Specials - Culinary Adventures

Welcome to INFOBA DMC Peru Culinary Adventures specialized area.


Peruvian cuisine reflects local practices and ingredients—including influences from the indigenous population including the Inca and cuisines brought in with immigrants from Europe (Spanish cuisine, Italian cuisine, German cuisine), Asia (Chinese cuisine and Japanese cuisine) and West Africa. Without the familiar ingredients from their home countries, immigrants modified their traditional cuisines by using ingredients available in Peru.

The four traditional staples of Peruvian cuisine are corn, potatoes and other tubers, Amaranthaceaes (Quinoa, Kañiwa and kiwicha) and legumes (beans and lupins). Staples brought by the Spanish include rice, wheat and meats (beef, pork and chicken). Many traditional foods—such as Quinoa, kiwicha, chili peppers, and several roots and tubers have increased in popularity in recent decades, reflecting a revival of interest in native Peruvian foods and culinary techniques. Chef Gaston Acurio has become well known for raising awareness of local ingredients. The US food critic Eric Asimov has described it as one of the world's most important cuisines and as an exemplar of fusion cuisine, due to its long multicultural history.

Services:

- Gourmet tours
- Pisco tours
- Cooking courses
- Regional flavours

About Culinary Adventures

Peru is a country that holds not just a variety of ethnic mixes since times ranging from the Inca Empire, the Viceroyalty and the Republic, but also a climatic variety of 28 individual climates. The mixing of cultures and the variety of climates differ from city to city so geography, climate, culture and ethnic mix determine the variety of local cuisine.

Coast
The cuisine of the coast can be said to have five influences. The indigenous cuisine of its native peoples was augmented by ingredients and cooking techniques introduced by its immigrants and colonizers: those from Spain, Japan, Africa, and the Han Chinese.

The Andes
In the valleys and plains of the Andes, the locals' diet is still based on corn (maíz), potatoes, and an assortment of tubers as it has been for hundreds of years. Meat comes from indigenous animals like alpacas and guinea pigs, but also from imported livestock like sheep, cattle and swine.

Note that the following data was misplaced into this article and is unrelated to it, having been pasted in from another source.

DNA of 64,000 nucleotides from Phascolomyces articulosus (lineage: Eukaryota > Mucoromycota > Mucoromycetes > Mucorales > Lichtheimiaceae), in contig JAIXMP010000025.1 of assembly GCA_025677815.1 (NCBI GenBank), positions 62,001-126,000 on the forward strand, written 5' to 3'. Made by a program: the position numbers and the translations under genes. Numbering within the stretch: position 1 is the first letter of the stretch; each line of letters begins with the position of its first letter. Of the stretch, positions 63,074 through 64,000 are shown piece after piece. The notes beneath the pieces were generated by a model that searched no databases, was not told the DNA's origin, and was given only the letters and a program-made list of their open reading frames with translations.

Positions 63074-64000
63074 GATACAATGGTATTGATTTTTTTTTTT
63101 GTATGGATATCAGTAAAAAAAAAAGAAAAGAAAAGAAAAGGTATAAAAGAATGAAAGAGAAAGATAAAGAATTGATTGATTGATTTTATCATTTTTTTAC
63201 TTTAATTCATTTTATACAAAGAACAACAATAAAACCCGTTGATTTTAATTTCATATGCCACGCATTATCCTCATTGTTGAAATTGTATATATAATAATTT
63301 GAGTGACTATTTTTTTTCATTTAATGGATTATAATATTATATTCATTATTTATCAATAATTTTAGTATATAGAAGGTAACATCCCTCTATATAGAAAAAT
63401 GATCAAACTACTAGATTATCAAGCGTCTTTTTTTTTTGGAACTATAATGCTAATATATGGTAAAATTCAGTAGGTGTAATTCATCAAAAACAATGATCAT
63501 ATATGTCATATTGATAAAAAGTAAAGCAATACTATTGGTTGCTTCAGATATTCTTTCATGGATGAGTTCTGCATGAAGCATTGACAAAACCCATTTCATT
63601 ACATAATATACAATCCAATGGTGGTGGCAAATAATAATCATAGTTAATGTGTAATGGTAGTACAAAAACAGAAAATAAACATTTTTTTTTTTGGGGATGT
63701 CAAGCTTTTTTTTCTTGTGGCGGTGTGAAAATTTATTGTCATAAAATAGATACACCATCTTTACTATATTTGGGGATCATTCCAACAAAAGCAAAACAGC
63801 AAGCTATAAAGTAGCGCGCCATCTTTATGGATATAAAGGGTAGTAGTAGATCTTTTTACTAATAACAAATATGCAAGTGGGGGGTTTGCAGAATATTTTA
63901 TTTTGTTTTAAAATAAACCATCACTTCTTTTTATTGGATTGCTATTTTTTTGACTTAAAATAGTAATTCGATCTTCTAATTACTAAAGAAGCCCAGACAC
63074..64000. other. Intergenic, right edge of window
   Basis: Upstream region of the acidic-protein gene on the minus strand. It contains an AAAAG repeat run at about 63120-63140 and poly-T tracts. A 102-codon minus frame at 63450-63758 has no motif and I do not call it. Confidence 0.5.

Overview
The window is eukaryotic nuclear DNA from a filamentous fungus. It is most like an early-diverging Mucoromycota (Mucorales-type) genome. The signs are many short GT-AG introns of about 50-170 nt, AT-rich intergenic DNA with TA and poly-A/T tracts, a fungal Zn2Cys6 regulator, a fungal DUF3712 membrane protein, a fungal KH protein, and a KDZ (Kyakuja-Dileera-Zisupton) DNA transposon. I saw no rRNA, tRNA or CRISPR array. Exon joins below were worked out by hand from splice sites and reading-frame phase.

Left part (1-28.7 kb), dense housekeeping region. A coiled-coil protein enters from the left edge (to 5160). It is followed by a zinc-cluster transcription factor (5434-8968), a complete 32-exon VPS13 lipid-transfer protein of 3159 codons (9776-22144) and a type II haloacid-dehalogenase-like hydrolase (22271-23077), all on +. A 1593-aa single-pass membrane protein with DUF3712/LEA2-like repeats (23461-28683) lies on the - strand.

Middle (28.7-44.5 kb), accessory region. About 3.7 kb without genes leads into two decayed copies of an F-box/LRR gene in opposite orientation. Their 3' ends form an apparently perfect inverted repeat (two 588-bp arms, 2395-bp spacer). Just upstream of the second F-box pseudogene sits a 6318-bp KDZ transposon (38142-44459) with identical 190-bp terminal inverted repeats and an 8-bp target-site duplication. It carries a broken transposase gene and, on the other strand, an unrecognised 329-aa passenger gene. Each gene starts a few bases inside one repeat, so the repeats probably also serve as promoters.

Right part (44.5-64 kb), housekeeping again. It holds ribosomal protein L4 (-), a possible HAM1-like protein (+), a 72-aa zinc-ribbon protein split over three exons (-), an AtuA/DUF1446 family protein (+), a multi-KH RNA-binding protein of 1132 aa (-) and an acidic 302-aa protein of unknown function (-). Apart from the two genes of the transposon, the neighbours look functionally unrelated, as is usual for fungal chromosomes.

The Amazon
Naturally, Amazonian cuisine is made using the products local to the Amazon rainforest. Although many animal species are hunted for food in the biologically diverse jungle, standouts are the paiche (one of the world's largest freshwater fish), prepared in variety of dishes; many other types of fish like gamitana, sabalo[disambiguation needed], tucunare, boquichico, palometa[disambiguation needed], bagre, and many others including the piranha, that are prepared in variety of dishes such as "timbuche" (soup) or "patarashca" (grilled in vegetables); many types of turtles like the motelo (land turtle), and the charapa and taricaya (river turtles). Hunting turtles is prohibited in Peru, therefore turtle-based dishes are scarce and expensive and not sold à la carte in restaurants. Other animals include the majas, the sajino, the agouti and jungle mammals, which are called collectively "carne de monte". The Black Caiman is also considered a delicacy; but its hunt is forbidden under Peruvian law.

 

 

 

 

 

 

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INFOBA DMC Peru - Av. Los Libertadores 561 - San Isidro Lima - Peru
Phone.: 0051-1-221-3543 | E-Mail: peru@infobadmc.com